CHICKASAW COUNTY – The Houston Municipal Separate School District received a “B” rating in the 2018-2019 Mississippi Department of Education Accountability ratings, but Chickasaw County’s other two school districts didn’t fare as well, according to the state figures.
The Chickasaw County School District received a “D” grade, but Houlka Attendance Center received a “C” rating in the 2018-2019 ratings.
The district is comprised of Houlka Attendance Center. A new formula was used to rate attendance centers this year. This procedure weights the high school results and the grade 3 – 8 results based on student enrollment in each of the grade spans. By that formula, Houlka Attendance Center received a C rating.
Said Chickasaw Superintendent Dr. Betsy Collums this week: “Although our overall rating was not what we would have liked for it to be, the district achieved highly in several areas. Our Algebra I scores and our third grade reading scores were ranked among the top 10 in the state.
“Progress has already been made to improve our rating for this current year based on Algebra I scores and anticipated graduation rate. Also, teachers will be analyzing data closely throughout the year to help each student improve. Many students were within a few points of moving up to a higher level.”
The Okolona Municipal Separate School District received a “D” grade, according to state figures.
Okolona District schools were rated as follows, according to the accountability rating: Okolona Elementary School “D”; Okolona Middle School “C”; Okolona High School “C.”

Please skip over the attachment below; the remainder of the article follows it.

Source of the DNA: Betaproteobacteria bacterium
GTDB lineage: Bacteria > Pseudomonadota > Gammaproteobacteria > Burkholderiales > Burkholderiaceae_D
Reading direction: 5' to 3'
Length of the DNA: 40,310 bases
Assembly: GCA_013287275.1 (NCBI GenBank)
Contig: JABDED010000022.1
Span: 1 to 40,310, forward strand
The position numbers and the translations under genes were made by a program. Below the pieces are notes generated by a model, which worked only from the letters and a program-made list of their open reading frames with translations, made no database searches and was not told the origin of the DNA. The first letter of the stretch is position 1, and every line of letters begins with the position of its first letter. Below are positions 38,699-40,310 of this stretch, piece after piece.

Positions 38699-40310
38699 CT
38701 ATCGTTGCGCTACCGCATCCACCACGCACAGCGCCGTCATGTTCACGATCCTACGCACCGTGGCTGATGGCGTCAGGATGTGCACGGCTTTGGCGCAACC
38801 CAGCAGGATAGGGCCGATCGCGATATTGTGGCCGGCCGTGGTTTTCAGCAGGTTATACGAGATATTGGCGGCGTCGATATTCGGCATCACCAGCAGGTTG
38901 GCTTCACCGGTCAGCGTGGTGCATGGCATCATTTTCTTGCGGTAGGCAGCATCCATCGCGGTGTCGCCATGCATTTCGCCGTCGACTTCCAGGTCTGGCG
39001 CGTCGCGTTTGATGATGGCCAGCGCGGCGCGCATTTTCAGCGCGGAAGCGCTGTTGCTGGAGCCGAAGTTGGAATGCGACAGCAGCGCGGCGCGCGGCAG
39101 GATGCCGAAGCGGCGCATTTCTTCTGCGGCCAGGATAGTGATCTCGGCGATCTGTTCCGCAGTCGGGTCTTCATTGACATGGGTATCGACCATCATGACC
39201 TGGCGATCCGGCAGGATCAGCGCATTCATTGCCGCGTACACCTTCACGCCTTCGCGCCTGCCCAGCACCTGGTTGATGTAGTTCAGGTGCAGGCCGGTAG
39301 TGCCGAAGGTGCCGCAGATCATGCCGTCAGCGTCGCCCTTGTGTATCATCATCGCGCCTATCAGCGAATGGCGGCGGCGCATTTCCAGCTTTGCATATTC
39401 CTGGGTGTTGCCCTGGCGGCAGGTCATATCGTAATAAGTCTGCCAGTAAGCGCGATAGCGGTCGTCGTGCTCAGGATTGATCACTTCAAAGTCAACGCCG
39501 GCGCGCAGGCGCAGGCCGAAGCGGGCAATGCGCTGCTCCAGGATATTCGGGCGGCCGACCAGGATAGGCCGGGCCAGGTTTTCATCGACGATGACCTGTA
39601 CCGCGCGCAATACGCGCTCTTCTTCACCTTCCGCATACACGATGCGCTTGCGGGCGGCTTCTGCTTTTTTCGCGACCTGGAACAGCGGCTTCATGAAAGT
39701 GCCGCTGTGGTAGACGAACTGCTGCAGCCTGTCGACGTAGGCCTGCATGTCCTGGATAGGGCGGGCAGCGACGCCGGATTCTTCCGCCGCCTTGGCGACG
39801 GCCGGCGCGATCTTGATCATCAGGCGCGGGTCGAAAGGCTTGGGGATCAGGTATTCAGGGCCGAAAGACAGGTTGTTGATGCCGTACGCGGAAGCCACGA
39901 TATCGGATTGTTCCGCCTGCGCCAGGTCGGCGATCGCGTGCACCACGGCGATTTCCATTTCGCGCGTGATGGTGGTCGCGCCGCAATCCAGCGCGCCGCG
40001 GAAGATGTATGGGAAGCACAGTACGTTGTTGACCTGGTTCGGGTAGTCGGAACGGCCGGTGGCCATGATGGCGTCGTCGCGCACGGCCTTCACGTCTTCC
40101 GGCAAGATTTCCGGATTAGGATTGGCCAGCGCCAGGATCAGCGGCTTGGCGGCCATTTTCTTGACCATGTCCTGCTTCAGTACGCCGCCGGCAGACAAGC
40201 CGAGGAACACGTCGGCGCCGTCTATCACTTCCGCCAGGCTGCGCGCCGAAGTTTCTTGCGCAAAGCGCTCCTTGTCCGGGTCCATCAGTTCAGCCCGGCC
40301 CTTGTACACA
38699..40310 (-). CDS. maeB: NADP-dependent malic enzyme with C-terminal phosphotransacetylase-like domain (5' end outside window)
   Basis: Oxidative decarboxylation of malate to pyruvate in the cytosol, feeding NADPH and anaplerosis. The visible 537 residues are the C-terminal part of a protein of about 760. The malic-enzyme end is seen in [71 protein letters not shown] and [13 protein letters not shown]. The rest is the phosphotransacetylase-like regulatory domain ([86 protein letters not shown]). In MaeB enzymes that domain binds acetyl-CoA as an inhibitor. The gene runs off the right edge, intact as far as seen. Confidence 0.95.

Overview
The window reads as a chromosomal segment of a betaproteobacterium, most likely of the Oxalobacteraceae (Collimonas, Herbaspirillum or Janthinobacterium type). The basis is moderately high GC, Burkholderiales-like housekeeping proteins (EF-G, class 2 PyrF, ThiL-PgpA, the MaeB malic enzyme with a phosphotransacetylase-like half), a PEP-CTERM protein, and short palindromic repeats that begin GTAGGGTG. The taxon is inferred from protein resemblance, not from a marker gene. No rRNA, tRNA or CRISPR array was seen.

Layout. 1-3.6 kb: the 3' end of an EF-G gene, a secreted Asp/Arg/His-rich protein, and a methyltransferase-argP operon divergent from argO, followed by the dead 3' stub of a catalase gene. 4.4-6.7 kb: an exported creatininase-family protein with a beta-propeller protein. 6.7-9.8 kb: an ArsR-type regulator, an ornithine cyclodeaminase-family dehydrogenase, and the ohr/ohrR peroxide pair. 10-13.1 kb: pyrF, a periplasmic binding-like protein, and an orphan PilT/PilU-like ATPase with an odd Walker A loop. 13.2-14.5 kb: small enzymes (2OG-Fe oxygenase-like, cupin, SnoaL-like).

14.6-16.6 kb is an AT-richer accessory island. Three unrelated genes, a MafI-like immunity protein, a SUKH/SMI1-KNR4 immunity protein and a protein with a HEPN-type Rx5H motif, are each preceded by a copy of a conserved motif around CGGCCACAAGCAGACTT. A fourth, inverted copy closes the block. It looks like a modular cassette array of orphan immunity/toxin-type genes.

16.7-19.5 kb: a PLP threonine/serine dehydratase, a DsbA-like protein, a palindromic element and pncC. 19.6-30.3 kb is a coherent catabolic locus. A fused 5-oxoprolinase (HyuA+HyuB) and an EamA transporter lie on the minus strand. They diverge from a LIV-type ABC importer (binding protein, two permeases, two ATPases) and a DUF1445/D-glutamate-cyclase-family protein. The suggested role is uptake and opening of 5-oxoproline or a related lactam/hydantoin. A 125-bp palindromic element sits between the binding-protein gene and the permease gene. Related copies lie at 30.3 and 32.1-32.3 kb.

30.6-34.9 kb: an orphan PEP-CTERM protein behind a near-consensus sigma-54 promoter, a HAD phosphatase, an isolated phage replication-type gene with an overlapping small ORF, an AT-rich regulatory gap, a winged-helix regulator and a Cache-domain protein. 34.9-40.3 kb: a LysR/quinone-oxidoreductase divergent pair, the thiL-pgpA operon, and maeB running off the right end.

Said Okolona Superintendent Chad Spence this week: “The Elementary School rating dropped from a “B” to “D.” The Elementary students didn’t show the needed proficiency and growth in Language and Math in grades 3-5. Also, our 3-8 students in the bottom 25 percent didn’t show growth. In addition, the Middle School Rating went from a “B” to a “C””.
The Mississippi Statewide Accountability System assigns a performance rating of A, B, C, D, and F for each school and district based on established criteria regarding student achievement, individual student growth, graduation rate, participation rate, and college and career readiness, according to the Mississippi Department of Education.
Statewide assessments are used to measure proficiency and growth in proficiency for students in grades 3-8 and high school students taking end-of-course subject area assessments in Algebra I, English II, Biology, and U.S. History, according to MDE.